While governments may be inspired by the blue economy paradigm shift, their pockets may not be quite so deep. How can new finance be leveraged for key blue economy sectors, such as marine renewable energy, which can carry high investment costs for relatively small economies?
The earth’s oceans have been described as the last economic ‘frontier’. But business as usual can't continue. How can Caribbean countries more effectively leverage their ocean and coastal assets for economic and social development, while protecting these assets?
Hurricanes Irma and Maria have laid bare the deficiencies of an international aid and assistance architecture that sees many countries of the Caribbean ineligible for aid or concessional loans. What can be done to support countries to build back better?
What steps can Pacific island countries take to mobilize more sources of finance and to strengthen the effectiveness of public expenditures? Are there opportunities to leverage innovative finance. And are there lessons learned from other countries, in particular other Small Island Developing States (SIDS)?
There is increasing need for financial instruments and innovations designed to reduce vulnerability to risk and help countries cope when crises occur
Grenada is one of the world’s first countries to develop a vision for an economy based on ‘blue growth’
After Castro’s death and with profound political and economic change across the Americas what is the future for Cuba’s medical internationalism?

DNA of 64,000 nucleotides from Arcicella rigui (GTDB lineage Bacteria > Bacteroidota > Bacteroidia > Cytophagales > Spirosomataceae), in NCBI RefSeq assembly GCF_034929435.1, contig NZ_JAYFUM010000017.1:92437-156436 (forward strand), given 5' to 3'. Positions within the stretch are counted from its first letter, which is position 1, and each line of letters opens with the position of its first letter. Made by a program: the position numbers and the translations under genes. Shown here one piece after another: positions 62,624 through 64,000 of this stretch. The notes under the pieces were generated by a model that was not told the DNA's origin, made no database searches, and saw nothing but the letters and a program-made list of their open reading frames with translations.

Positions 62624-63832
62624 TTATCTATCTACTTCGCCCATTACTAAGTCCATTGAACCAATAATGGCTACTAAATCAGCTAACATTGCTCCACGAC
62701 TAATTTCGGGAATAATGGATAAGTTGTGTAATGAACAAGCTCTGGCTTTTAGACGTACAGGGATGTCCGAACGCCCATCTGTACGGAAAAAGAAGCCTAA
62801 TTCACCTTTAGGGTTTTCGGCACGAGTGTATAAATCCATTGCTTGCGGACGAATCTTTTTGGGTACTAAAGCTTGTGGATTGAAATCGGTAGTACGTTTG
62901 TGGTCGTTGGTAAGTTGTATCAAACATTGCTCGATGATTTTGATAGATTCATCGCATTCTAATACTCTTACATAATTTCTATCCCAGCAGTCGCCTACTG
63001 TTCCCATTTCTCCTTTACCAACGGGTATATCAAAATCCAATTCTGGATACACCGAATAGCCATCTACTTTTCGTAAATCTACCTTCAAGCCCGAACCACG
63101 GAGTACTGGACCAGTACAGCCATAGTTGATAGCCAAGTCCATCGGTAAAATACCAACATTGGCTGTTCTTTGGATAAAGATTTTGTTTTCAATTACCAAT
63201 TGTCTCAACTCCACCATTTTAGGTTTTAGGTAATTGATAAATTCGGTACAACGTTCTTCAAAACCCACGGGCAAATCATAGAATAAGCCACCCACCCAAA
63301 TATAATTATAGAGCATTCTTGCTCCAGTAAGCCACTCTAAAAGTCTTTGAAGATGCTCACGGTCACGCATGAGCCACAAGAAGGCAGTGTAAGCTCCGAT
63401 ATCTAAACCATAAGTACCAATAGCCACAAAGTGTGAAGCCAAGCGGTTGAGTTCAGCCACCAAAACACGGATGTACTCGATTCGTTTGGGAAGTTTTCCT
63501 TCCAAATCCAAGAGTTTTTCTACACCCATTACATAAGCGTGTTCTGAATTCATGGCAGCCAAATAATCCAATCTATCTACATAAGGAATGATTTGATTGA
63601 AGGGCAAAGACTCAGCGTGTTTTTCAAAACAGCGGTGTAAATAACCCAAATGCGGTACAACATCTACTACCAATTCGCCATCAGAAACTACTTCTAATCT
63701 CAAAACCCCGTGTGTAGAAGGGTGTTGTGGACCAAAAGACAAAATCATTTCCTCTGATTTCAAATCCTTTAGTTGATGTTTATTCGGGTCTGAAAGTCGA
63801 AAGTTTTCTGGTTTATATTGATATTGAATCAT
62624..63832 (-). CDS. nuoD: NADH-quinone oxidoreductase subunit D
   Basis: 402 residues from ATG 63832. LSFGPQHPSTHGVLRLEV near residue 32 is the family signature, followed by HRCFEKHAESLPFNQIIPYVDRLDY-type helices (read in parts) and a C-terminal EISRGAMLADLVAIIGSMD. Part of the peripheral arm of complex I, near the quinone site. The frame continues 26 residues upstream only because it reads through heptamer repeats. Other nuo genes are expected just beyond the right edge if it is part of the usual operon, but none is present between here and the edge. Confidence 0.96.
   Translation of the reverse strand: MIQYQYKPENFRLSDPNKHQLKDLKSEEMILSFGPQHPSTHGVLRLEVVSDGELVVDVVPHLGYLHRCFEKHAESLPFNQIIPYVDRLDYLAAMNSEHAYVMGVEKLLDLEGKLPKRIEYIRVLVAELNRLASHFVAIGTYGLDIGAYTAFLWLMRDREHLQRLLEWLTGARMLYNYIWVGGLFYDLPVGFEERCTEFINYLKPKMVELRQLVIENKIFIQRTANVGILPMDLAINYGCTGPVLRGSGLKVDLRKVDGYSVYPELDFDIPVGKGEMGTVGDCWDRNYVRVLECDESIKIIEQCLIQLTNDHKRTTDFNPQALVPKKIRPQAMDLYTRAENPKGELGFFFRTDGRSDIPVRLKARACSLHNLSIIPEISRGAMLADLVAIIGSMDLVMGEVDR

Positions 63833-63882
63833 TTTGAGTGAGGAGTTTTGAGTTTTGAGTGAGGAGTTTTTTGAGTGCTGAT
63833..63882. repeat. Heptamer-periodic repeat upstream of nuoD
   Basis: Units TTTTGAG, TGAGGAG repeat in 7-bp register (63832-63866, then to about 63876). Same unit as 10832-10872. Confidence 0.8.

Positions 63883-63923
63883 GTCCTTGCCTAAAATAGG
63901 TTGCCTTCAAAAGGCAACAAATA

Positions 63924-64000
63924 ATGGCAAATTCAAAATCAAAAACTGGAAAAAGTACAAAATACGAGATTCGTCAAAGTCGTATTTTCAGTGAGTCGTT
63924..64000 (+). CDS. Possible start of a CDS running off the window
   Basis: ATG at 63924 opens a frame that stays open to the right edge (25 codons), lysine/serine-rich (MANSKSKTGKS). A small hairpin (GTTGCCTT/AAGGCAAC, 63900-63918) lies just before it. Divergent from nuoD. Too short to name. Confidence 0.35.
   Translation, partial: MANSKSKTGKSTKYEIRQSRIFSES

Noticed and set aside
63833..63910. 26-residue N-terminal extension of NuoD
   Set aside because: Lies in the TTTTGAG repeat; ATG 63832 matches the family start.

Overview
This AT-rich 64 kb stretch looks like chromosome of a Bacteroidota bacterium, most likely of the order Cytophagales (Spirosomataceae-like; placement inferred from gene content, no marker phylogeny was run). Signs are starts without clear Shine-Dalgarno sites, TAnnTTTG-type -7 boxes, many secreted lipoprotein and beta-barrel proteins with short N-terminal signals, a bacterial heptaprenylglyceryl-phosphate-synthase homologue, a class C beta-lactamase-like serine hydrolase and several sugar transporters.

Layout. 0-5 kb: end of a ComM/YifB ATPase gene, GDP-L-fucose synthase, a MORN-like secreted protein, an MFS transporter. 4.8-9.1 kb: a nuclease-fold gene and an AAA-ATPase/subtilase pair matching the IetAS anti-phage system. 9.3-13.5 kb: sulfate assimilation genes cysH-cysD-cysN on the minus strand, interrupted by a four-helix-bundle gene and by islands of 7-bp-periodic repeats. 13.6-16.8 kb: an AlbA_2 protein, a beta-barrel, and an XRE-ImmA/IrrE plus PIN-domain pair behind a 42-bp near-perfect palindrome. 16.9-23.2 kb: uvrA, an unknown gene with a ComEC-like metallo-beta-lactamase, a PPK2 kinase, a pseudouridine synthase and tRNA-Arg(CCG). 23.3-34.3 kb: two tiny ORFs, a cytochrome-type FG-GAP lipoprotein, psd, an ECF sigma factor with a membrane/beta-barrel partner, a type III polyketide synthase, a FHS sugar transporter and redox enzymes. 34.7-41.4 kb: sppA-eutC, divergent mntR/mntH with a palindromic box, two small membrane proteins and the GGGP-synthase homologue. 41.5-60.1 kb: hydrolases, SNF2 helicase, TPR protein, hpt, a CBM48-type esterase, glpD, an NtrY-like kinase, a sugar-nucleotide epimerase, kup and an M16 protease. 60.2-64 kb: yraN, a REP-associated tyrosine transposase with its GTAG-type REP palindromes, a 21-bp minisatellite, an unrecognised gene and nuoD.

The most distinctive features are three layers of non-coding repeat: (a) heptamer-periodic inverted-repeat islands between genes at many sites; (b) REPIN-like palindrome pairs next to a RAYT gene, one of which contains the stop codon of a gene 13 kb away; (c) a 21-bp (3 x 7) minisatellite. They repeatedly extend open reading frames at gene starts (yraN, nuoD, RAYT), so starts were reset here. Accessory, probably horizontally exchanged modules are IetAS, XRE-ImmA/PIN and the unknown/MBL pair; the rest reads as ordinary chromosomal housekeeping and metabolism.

With Pacific islands at the forefront of climate change, they need to secure resources not only to meet development priorities such as improving health and education but also to adapt to climate change, build resilience and withstand sudden (often very large) economic and environmental shocks. Where will these resources come from, and how can Pacific islands make most effective use of these funds?
This paper provides a snapshot of development financing in small island developing States (SIDS). It reviews key data on domestic and international financial flows, such as development and climate aid, foreign direct investment, remittances, tax revenues and savings and also explores debt sustainability.
With major environmental shocks increasingly common, how can small states – from Barbados to Cabo Verde to Samoa – better plan for environmental emergencies? And will the international community make sure that adequate finance is made available?
With the UN’s development goals up for renewal the question of financing is more important than ever
Fresh approaches are needed to break the cycle of debt dependency